Versions of EdgeWrite by Others

Continuous EdgeWrite: Dictionary-Based Disambiguation Instead of Explicit Segmentation by the User
Benoit Martîn, Poika Isokoski, Gregory Karmann, Thomas Rollinger
Continuous EdgeWrite Other researchers created a version of EdgeWrite that does not require explicit segmentation between characters, but which uses a dictionary to disambiguate continous multi-character sequences and turn them into words. This work culminated in a full paper published at the ACM AVI 2012 conference held on Capri Island, Italy from May 21-25, 2012. [ACM]
EdgeWrite with Integrated Corner Sequence Help
Benoit Martîn and Poika Isokoski
Corner sequence help Other researchers created a help system for use with EdgeWrite that improves the learning of character strokes. The system used color coding, letter placement, and animation to indicate which corners were used to complete which EdgeWrite characters. This work culminated in a full paper published at the ACM CHI 2008 conference held in Florence, Italy from April 5-10, 2008. [ACM]
Korean EdgeWrite
Eru Hojin Kim
Some vowels from Korean EdgeWrite Eru Hojin Kim designed "Korean EdgeWrite," a version for joysticks based on the Korean alphabet Hangeul. The project, which was conducted at the Human Computer Interaction Laboratory in the School of Engineering at the Information and Communications University, in Daejeon, South Korea, involved redesigning the EdgeWrite character set for Hangeul consonants, vowels, space, and backspace. [PDF] [Website]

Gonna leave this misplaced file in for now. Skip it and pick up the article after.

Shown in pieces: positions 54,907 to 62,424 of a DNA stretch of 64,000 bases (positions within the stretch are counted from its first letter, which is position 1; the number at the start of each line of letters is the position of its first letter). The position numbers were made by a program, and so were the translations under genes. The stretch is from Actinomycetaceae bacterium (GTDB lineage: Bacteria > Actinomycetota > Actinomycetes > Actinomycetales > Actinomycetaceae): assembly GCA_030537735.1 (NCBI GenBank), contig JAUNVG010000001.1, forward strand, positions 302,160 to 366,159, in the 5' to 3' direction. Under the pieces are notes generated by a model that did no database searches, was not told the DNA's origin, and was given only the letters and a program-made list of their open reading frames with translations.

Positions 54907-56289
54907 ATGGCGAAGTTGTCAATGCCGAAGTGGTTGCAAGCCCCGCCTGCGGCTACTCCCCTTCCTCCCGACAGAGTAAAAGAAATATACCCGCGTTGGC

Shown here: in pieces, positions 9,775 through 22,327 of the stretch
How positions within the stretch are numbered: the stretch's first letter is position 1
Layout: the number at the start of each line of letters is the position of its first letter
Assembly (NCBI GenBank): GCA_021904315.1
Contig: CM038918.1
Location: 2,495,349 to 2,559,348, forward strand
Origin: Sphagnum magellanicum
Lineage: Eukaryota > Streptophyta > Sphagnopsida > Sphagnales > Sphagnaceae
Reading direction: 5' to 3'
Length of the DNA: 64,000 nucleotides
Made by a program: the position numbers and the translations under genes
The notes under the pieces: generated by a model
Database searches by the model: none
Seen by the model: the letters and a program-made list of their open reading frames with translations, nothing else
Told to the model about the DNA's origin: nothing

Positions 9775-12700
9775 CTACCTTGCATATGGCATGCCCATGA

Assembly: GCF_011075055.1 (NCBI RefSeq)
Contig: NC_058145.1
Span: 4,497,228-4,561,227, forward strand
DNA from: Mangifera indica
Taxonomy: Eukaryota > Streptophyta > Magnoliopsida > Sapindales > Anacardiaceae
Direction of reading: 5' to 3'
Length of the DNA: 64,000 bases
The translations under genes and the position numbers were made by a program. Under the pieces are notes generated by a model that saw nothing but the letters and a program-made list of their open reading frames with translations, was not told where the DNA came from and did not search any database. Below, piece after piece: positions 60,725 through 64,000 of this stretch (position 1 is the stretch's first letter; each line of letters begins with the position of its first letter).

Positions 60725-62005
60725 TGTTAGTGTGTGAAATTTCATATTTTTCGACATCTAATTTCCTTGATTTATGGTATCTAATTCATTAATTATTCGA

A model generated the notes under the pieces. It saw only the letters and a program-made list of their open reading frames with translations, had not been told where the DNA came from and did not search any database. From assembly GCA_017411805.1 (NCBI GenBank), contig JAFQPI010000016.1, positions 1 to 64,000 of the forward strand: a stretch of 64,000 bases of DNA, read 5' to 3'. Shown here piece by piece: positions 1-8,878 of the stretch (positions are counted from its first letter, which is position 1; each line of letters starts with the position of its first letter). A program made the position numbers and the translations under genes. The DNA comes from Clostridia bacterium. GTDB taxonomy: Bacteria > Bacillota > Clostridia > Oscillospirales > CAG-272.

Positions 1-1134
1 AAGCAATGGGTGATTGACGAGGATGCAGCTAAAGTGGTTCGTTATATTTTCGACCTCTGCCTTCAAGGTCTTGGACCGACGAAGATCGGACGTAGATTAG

Tue Haste Andersen and Shumin Zhai
ELEW Tue Haste Andersen and Shumin Zhai implemented an EdgeWrite variant called "Edgeless EdgeWrite," or ELEW. ELEW removes the need for strokes to hit absolute corner locations by using a shape matching gesture recognizer. This allows ELEW to remove the plastic edges of a physical square and to alter some of the EdgeWrite letters accordingly. They coupled this version of EdgeWrite with musical feedback to see if the sounds improved learning of gestures. [PDF]
WatchPad EdgeWrite
Franz Coriand and Gábor Blaskó
WatchPad EdgeWrite Franz Coriand and Gábor Blaskó of Columbia University implemented a finger-controlled version of EdgeWrite for the IBM/Citizen WatchPad 1.5. This wrist watch runs the Linux operating system for which Coriand wrote this version of EdgeWrite. The watch is well-suited to EdgeWrite because it is too small for an on-screen stylus keyboard and already has elevated physical edges that form a square. [Video]
Ian "Woogal" Ward
EdgePad for the GP32 Ian "Woogal" Ward implemented a version of EdgeWrite called EdgePad for the four-way directional pad on a GP32 game device. The GP32 game device is an open source handheld platform that does not have a touch screen or stylus, so it was in need of a text entry method for some applications. [Website] [Interview]
Xavier Richez
JMEdge Control Panel Xavier Richez wrote JMEdge, a Windows application that runs in the System Tray and translates joystick events into text input. JMEdge is similar to Joystick EdgeWrite, except that it lacks any visualization of strokes being made, and it requires a button-press to segment between letters—return to center is not used. JMEdge is part of the JoyMouse++ system that enables a joystick to emulate the mouse on a desktop computer. [Website]